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Ruff (Philomachus pugnax) & Curlew Sandpiper (Calidris ferruginea) 4-9-14 | by Brian Carruthers-Dublin-Eire
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Ruff (Philomachus pugnax) & Curlew Sandpiper (Calidris ferruginea) 4-9-14

Ruff

Philomachus pugnax

Rufachán

 

Fighting Ruff, Oxen-and-Kine, Reeve (female)

 

Status: Scarce spring & autumn passage migrant - occurs while moving from Siberia/Central Europe south to winter in Africa.

 

Conservation Concern: Green-listed in Ireland. The European population has been evaluated as Declining, due to a moderate recent decline.

 

Identification: Though a distinctive wader, with a large body, smallish head, long neck and pointed, slightly decurved bill, individual Ruffs vary enormously in size and colour. Firstly males are approximately one third bigger than females (which are known as Reeves) - males being slightly larger than Redshank, while females are close to Dunlin-sized. Leg colour can be yellow, dull greenish yellow, orange or red. Bill can be all dark or show varying amounts of red or orange - often there is a white area of feathering around the base of the bill. Though males in full summer plumage are rarely seen in Ireland, this too is highly variable - the flamboyant ruff collar of chestnut red or black or even white is purely for display at the breeding ground. Occasionally, spring birds on passage may show a hint of these exotic colours, but the most usual plumage of birds seen here is of darkish brown wing and back feathers, each finely edged pale buff, creating a scaly effect, while the underparts are rather plain whitish, with a warm buff or creamy wash. In flight, a slow, almost floppy wingbeat is characteristic and the dark-centred rump with white ovals either side is a helpful identification feature. Not common, but can occur in small flocks in marshes, fields and mudflats - mainly spring and autumn.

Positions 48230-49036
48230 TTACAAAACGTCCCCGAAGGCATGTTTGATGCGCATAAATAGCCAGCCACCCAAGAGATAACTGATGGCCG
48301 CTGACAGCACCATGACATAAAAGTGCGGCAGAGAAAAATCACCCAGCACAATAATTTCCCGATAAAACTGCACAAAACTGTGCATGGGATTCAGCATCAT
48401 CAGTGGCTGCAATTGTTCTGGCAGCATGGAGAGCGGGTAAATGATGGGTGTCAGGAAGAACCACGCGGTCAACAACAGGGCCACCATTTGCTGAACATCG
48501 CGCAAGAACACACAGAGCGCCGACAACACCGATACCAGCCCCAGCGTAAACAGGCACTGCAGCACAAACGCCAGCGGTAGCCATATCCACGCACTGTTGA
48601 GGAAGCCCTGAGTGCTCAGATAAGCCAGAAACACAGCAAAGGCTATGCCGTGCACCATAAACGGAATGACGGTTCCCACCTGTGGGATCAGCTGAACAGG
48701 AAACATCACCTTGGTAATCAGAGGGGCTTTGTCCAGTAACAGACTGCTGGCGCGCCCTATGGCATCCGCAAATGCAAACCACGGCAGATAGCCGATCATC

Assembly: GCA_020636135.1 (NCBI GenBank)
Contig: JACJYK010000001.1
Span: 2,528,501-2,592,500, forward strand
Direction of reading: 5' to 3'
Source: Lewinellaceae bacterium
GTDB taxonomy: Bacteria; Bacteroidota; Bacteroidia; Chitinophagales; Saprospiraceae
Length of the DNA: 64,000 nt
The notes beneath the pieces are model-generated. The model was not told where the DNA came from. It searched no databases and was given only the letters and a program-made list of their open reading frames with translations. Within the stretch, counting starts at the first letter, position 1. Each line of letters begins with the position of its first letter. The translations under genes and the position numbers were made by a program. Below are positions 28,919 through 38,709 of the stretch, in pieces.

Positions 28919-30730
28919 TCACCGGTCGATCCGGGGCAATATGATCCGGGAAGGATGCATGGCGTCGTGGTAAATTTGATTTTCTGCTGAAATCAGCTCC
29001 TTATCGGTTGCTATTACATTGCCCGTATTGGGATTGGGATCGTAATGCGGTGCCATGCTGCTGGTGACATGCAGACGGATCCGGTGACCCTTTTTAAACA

Call: Almost silent.

 

Diet: Feeds on Invertebrates found in mudflats.

 

Breeding: Does not breed in Ireland. Passage birds seen in Ireland breed in meadows and bogs in Scandinavia and Russia.

 

Wintering: Small numbers winter on estuaries along the southern coast of Ireland. The majority of the European population winters around the Mediterranean and western Africa.

 

Where to see: Tacumshin & Lady's Island Lake (County Wexford), Malahide Estuary (County Dublin), Dundalk Docks (County Louth). Other sites for small numbers include Ballycotton (County Cork) and Kilcoole (County Wicklow) are the most regular sites.

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Curlew Sandpiper

Calidris ferruginea

Gobadán crotaigh

 

Status: Scarce passage migrant - occurs while on passage from northern Siberia south to winter in Africa between August & October.

 

Conservation Concern: Green-listed in Ireland. The European population has been assessed as Not Evaluated as it is primarily a passage migrant in the region.

 

Identification: An autumn passage migrant, rarely seen in Ireland outside August to October. A little larger than the similar Dunlin, and most easily distinguished by its longer legs, longer decurved bill and much cleaner underparts. Almost all Curlew Sandpipers occurring here are juveniles, which show a clean white belly, warm peachy tones on the breast and pale-fringed wing feathers giving a scaly effect to the upperwing. Occurs in very small groups or singly, in coastal marshes and estuaries, usually with Dunlin.

 

Similar Species: Dunlin

 

Call: Trilling or jingling 'chirrup'.

 

Diet: Feeds on invertebrates found on mudflats.

 

Breeding: Does not breed in Ireland. Passage birds seen in Ireland breed on the tundra in northern Siberia.

 

Wintering: Scarce winter visitor to Ireland. The majority of the European population winters in the Mediterranean and tropical Africa.

 

Where to see: Estuaries such as the North Bull in County Dublin, Tacumshin in County Wexford and Ballycotton in County Cork are reliable sites to see Curlew Sandpipers.

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Taken on September 6, 2014